Fraudy Feelings

A Journal Entry/Love Letter

The most vulnerable and real blog yet. Maybe I shouldn’t be sharing this, maybe it’s not good for business but maybe it’s good for me. 

Note: you may notice, this post was written several months back. At the time, it was too raw to share. Today, I was able to read it, being in a new place, with gratitude and I can honestly say it helped. I hope, it helps you too.  


Photo courtesy of Skylar Schroff

Recently, I’ve been feeling pretty fraudy. I started this business in hopes to encourage others to embrace their one of a kind self and style sustainably and ethically. I’ve spent countless hours sourcing, designing, cutting, and stitching to push this dream forward. It’s felt like rolling a giant, heavy cube up a mountain. The cube is too large to see over so I have no idea how far up the mountain I’ve moved it. And I’ll have small victories that I celebrate only to realize I’ve only tipped the cube from its edge onto one of its sides and have the strenuous task of doing it again. I hope this allegory isn’t too convoluted and the imagery is understandable but it’s the only way I can describe the journey thus far.


Photo courtesy of Skylar Schroff

So why do I do it? Because I believe in it. I believe that the fashion industry NEEDS to change. I have the burden of knowing and in turn, have a responsibility to care. I’ve created a fun brand that is an alternative to fast fashion. I’m doing good work.


Yet, I feel like a fraud. 


I feel unequipped, unprepared and insufficient in building the business I dream of. I listen to podcasts that interview successful founders and CEOs to share their story in building their company and I think, “I don’t find myself to be that person”. These people are naturally decisive and confident. I, on the other hand, am not.

Photo courtesy of Skylar Schroff

My dad made this comment the other day, “...your sister would just get out in front of everyone and dance. You could tell her which moves to try and she have no hesitation in doing it. But you weren’t that way. I would tell you show us your ballerina dance and you wouldn’t do it. You were, hmmm… I don’t know. You were self-conscious”. 

Self-conscious, that’s the word. I’ve been that way as long as I could remember (obviously) and people with rad companies generally, aren’t. One of the questions that comes up alot is in these podcasts are, “Did you ever think you were going to fail?” and the answer is generally some version of an emphatic NO!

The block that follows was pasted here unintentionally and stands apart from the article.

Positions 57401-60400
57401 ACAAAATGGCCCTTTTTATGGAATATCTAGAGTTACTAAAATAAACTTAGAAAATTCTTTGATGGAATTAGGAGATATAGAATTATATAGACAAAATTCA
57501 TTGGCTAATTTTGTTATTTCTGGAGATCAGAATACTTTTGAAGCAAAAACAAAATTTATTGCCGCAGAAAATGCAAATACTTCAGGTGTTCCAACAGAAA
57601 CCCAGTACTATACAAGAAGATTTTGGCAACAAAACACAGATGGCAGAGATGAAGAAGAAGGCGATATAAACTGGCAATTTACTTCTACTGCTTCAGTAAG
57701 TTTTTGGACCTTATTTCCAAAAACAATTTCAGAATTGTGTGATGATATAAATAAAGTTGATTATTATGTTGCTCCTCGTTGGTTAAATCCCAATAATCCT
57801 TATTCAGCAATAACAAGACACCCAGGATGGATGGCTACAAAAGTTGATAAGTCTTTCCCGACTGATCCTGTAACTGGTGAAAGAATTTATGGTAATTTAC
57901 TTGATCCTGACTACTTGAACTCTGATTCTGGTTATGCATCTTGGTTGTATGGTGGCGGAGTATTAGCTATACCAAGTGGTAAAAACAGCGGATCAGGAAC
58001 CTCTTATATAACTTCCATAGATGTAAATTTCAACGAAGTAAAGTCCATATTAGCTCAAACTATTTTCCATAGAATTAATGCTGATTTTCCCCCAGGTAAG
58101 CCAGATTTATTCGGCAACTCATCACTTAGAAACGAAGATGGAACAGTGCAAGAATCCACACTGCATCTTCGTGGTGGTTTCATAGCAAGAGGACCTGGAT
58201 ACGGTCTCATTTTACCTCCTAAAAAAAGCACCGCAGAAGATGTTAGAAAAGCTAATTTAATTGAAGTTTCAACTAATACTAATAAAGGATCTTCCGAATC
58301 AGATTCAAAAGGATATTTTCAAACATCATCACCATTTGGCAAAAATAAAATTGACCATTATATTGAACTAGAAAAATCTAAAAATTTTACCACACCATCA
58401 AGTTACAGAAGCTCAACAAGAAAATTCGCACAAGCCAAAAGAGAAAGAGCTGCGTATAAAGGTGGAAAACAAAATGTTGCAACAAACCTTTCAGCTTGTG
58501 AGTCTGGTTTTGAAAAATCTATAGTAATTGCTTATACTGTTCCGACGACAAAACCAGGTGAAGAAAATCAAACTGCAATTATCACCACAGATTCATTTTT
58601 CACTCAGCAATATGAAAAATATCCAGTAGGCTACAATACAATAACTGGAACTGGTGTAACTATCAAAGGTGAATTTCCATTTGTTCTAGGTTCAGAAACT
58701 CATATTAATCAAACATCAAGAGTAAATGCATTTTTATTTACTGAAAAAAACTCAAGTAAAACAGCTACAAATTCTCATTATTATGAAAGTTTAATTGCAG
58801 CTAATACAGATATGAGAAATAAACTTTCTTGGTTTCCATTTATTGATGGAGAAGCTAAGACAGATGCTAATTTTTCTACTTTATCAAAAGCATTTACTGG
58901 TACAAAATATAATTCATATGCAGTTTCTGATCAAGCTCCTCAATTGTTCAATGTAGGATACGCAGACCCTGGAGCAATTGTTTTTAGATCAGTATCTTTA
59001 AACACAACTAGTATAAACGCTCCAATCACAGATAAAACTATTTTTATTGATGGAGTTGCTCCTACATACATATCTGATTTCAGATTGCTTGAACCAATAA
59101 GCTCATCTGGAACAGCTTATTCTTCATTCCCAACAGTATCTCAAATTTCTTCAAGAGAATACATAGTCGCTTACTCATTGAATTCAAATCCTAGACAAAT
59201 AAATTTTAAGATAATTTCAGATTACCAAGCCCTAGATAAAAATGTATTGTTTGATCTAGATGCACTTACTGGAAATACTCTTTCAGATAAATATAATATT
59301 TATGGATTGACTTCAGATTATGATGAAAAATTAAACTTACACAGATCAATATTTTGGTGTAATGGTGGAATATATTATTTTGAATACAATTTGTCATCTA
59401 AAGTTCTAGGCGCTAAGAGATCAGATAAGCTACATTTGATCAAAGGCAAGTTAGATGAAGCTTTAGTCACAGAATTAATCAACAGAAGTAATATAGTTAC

Cue Sarah’s insecurity and self-doubt.

I DON’T GET IT!! How can these people feel and think that way? I’m plagued with the fear of failure, in fact, it’s one of my main drivers. Yes, I did just admit to being driven by fear. Which if you’re unfamiliar with the lifestyle, is one of the worst possible things you can do to your person, relationships and life.

What am I afraid of? I am afraid of failing in a very public way. Let’s be real for a sec, my company has only 1,500 followers so while we aren’t talking about major viewership it scares me. It would be devastating for me to feel like I failed if it were only to my parents.

But what does the fear do? The fear causes me to not truly commit. It makes my indecisiveness worse and I begin to make “half-decisions”. Which are, small, safe decisions I can easily back out of. I’m half in neo • thread and half out of it because I want to feel like if I have to jump ship, I can do that without a lot of public shame or disappointment. My life is dedicated to shielding myself from disappointment. I hate experiencing disappointment and I never, repeat never, want to disappoint others; to someone like me, disappointing others feels like a venial sin!

So why am I telling you all of this? Honestly, the answer to that is partially “I don’t know” but also I do know, it’s because in a way this involves you. A rather intentional change is about to take place with neo.

Photo courtesy of Skylar Schroff

After a lot of thought and a lot of fraudy feelings. I’ve decided to re-price some items. This change was made months ago. Every neo • thread piece I work on is my art. My heart, time and effort go into each piece. In that way, I consider myself an artist. However, I’ve always had it on my heart that sustainable, ethical wear be more accessible and I can make that happen. I can make a little less but include so many more who don’t feel like they can afford to shop consciously. Don’t be mistaken, one of a kind clothing is art, you are looking at a piece that exists nowhere else in the world and for that reason I’m not and will never be priced like Forever 21, Lulu’s or any other fast fashion brand. With that being said that I promise to never make clothing that exploits others and falls apart after 1 wash.

It’s a very delicate balance to decide on prices that both respect your work and time but also don’t discourage others. At this point in life, I am more concerned with promoting greater accessibility and encouraging more girls to celebrate themselves with ethical, sustainable fashion from neo • thread.

My personal commitment to you is to continue to make cool, one of a kind pieces and revise some of the prices to be more accessible. To be wholly in, sold and dedicated to the work and weight of neo. If you are a friend, collaborator or shopper of neo • thread you have helped to propel this dream forward, you knowingly or unknowingly have encouraged and supported me in this endeavor that can be really ugly and unglamorous at times and yet, very fulfilling.

Hearts & Stars, 

Sarah Holley


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